• Have a drink at the iconic L’Anticuari bar.


Cathedral of Saint Eulalia​

From the religious point of view, this is the most important church in Barcelona because it’s the headquarters of the Barcelona Bishopric (yes, I know: even if Sagrada Familia is bigger… but this one is older!). Visit are allowed unless there’s a mass going on in the main altar (and that happens on Sundays, Saturday afternoons and special religious festivities). Other than that you can go inside after paying an admission that helps preserving the building, in need of frequent restoration works. Learn more about the Cathedral.

What to see there:

  • The Choir room, with its coats of arms and carved mercy chairs.
  • The many profusely decorated side chapels.
  • The crypt where Saint Eulalia, patron saint of Barcelona, is buried.
  • The rooftop (you can take the elevator there from a side chapel to the left of the altar)
  • The tombs of Count Ramon Berenguer and his wife Almodis, wooden coffins on a wall, with an interesting story.
  • The cloister, where 13 geese live. Pay attention to find tombstones of local guilds: tailors, bakers, row makers, doctors…
  • In front of the Cathedral, on Saturday afternoon and Sunday around noon, come to see old locals dancing the traditional Sardana.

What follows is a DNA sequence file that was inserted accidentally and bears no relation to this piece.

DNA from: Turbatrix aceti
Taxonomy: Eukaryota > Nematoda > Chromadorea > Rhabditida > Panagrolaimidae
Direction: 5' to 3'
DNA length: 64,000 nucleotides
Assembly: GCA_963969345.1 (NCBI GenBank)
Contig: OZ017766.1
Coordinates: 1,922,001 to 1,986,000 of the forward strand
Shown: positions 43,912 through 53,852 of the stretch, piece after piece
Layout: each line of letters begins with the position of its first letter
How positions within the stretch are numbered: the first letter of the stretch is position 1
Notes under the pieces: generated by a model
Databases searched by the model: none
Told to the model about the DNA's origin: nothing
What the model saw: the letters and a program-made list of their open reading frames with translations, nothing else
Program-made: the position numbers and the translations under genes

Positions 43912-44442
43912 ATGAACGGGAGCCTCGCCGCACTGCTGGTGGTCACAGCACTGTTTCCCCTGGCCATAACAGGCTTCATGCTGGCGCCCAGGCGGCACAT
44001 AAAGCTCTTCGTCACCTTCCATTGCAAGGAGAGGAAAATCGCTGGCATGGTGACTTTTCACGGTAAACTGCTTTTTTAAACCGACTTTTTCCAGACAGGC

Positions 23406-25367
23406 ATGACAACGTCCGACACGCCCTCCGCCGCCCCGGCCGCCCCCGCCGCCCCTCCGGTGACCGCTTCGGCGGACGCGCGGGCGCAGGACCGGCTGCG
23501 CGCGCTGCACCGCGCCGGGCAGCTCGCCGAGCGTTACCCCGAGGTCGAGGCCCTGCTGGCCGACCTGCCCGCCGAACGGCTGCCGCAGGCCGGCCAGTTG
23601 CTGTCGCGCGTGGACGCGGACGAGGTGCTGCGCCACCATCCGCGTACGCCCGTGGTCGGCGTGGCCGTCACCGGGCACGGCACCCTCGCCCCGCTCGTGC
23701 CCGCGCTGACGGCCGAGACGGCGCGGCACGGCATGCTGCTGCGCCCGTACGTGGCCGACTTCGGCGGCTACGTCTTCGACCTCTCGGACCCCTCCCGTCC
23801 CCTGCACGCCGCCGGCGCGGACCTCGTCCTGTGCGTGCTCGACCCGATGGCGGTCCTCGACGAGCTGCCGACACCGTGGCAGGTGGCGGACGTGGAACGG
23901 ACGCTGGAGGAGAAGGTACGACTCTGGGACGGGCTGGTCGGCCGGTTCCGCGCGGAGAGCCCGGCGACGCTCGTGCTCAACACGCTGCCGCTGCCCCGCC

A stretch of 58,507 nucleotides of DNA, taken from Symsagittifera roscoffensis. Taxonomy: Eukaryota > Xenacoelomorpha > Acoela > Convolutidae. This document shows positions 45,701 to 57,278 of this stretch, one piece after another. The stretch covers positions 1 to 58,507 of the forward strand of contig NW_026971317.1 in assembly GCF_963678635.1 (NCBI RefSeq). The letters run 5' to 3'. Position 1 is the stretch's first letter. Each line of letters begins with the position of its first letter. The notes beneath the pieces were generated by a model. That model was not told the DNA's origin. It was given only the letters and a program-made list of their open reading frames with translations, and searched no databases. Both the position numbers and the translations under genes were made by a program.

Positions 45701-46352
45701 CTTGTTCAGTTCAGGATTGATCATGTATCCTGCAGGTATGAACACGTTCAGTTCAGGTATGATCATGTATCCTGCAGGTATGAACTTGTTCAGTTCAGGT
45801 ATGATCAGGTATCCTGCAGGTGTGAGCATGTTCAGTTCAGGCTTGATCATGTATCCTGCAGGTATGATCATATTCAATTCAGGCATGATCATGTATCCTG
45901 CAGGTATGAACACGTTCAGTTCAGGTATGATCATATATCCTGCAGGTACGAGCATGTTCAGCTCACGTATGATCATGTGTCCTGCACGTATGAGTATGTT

Square of St. Philip Neri​

A twisted alley takes you to this charming little square, that has a very sad past. The walls of the church that presides the plaza show the damage caused by the bomb that fell here during the Spanish Civil War killing over 20 orphans that where sheltered in a basement. It's never been repaired so we can always remember how bad wars are. Another sad details of the history of this church of the Gothic Quarter is that it was Antoni Gaudi's favorite church, and he was walking here to listen to mass the day he was run over by a tram. He died a few days later as a result of the injuries.

What to do here:

  • Pay your respects to the people that perished during the Spanish Civil War.
  • Have a drink (or a fancy meal) at the bar of the Hotel Neri, in the corner.
  • If you are visiting in the month of June be mesmerized at the by yellow flowers fallen off the trees that carpet the pavement of the square.